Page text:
So with Anthos, Google will offer a single managed service that will let you manage and deploy workloads across clouds, all without having to worry about the different environments and APIs. That’s a big deal and one that clearly delineates Google’s approach from its competitors’. This is Google, after all, managing your applications for you on AWS and Azure.

AWS hasn’t made made many friends in the open-source community of late, and Google reiterated that it was going to be the platform that is friendly to open-source projects. To that end, it announced a number of major partnerships.

Finally, the company took a serious look at verticals, trying to put together packages of Google Cloud services designed specifically for a given vertical. As an example, it put together a package for retailers that included special services to help keep you up and running during peak demand; tools to suggest if you like this, you might be interested in these items; contact center AI; and other tools specifically geared toward the retail market. You can expect the company will be doing more of this to make the platform more attractive to a given market space.

Photo: Michael Short/Bloomberg via Getty Images

All of this and more, way too much to summarize in one article, was exactly what Google Cloud needed to do this week. Now comes the hard part. They have come up with some good ideas and they have to go out and sell it.

Nobody has ever denied that Google lacked good technology. That has always been an inherently obvious strength, but it has struggled to translate that into substantial market share. That is Kurian’s challenge. As Greene used to say, in baseball terms, it’s still early innings. And it really still is, but the game is starting to move along, and Kurian needs to get the team moving in the right direction if it expects to be competitive.

Apr
10
2019
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Google Cloud takes aim at verticals starting with new set of tools for retailers

Google might not be Adobe or Salesforce, but it has a particular set of skills, which fit nicely with retailer requirements and can over time help improve the customer experience, even if that means just simply making sure the website or app is running, even on peak demand. Today, at Google Cloud Next, the company showed off a package of solutions as an example its vertical strategy.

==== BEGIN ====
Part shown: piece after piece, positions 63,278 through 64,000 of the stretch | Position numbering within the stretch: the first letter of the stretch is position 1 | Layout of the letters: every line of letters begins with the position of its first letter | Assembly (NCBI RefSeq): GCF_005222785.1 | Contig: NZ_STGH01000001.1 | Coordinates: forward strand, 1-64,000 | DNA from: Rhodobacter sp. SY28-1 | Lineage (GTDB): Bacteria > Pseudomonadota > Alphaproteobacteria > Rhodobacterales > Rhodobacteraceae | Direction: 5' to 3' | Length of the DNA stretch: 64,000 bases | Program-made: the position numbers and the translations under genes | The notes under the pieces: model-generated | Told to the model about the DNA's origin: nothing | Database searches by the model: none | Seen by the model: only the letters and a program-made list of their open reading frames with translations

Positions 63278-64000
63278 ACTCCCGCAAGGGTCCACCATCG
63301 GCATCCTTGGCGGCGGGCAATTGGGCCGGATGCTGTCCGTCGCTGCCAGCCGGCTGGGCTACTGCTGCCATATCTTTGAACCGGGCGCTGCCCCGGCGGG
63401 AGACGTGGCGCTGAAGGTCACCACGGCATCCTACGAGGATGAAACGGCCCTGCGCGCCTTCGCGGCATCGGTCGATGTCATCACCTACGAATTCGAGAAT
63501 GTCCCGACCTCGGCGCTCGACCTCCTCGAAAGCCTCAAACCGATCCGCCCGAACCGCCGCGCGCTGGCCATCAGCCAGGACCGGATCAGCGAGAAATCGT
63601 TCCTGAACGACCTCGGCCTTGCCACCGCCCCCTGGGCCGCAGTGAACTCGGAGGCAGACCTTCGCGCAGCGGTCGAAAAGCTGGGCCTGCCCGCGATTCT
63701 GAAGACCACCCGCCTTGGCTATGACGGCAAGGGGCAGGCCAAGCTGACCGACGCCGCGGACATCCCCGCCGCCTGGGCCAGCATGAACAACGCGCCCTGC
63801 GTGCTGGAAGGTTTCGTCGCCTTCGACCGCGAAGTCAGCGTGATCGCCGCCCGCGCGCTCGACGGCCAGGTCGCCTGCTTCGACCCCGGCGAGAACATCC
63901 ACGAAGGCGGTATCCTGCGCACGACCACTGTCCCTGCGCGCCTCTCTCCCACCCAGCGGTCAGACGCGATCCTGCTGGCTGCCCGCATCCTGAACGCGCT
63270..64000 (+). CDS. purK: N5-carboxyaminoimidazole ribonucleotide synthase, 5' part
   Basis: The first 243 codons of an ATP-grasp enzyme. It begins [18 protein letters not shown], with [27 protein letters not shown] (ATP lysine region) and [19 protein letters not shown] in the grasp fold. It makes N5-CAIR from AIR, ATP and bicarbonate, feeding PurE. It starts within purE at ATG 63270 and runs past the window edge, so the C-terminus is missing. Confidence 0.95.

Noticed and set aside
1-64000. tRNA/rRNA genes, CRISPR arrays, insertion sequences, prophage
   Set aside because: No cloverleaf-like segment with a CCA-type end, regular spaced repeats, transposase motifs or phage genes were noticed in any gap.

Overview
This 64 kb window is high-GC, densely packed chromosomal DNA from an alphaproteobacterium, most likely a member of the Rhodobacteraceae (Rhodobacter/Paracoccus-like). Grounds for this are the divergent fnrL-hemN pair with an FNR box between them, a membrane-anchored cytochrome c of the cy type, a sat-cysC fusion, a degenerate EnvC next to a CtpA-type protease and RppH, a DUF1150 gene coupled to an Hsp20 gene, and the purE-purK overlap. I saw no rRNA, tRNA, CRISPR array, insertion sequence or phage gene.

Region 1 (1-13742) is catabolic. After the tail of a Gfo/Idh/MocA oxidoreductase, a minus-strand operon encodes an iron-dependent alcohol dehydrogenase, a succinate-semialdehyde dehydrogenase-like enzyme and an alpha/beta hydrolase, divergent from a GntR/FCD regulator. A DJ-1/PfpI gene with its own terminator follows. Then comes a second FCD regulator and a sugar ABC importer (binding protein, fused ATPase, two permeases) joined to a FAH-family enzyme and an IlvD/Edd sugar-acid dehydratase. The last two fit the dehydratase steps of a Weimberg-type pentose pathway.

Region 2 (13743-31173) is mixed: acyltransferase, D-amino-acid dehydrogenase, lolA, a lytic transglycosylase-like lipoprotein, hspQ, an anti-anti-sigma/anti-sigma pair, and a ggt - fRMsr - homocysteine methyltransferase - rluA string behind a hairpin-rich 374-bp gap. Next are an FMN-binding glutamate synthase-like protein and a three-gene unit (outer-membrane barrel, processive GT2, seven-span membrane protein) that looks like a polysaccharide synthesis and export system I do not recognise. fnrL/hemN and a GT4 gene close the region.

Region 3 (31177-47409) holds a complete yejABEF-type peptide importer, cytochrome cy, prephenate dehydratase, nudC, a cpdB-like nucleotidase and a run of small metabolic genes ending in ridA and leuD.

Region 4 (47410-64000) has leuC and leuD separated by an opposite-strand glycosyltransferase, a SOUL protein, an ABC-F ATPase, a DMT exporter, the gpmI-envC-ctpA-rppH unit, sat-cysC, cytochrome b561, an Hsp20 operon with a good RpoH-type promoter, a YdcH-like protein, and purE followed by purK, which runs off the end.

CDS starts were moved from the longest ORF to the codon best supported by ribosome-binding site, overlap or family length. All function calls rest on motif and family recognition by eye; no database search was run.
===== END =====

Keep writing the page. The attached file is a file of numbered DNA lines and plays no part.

Just this morning, the company announced a new phase of its partnership with Salesforce, where it’s using its contact center AI tools and chatbot technology in combination with Salesforce data to produce a product that plays to each company’s strengths and helps improve the customer service experience.

But Google didn’t stop with a high profile partnership. It has a few tricks of its own for retailers, starting with the classic retailer Black Friday kind of scenario. The easiest way to explain the value of cloud scaling is to look at a retail event like Black Friday when you know servers are going to be bombarded with traffic.

The cloud has always been good at scaling up for those kind of events, but it’s not perfect, as Amazon learned last year when it slowed down on Prime Day. Google wants to help companies avoid those kinds of disasters because a slow or down website translates into lots of lost revenue.

The company offers eCommerce Hosting, designed specifically for online retailers, and it is offering a special premium program, so retailers get “white glove treatment with technical architecture reviews and peak season operations support…” according to the company. In other words, it wants to help these companies avoid disastrous, money-losing results when a site goes down due to demand.

In addition, Google is offering real-time inventory tools, so customers and clerks can know exactly what stock is on hand, and it’s applying its AI expertise to this, as well with tools like Google Contact Center AI solution to help deliver better customer service experiences or Cloud Vision technology to help customers point their cameras at a product and see similar or related products. They also offer Recommendations AI, a tool, that says, if you bought these things, you might like this too, among other tools.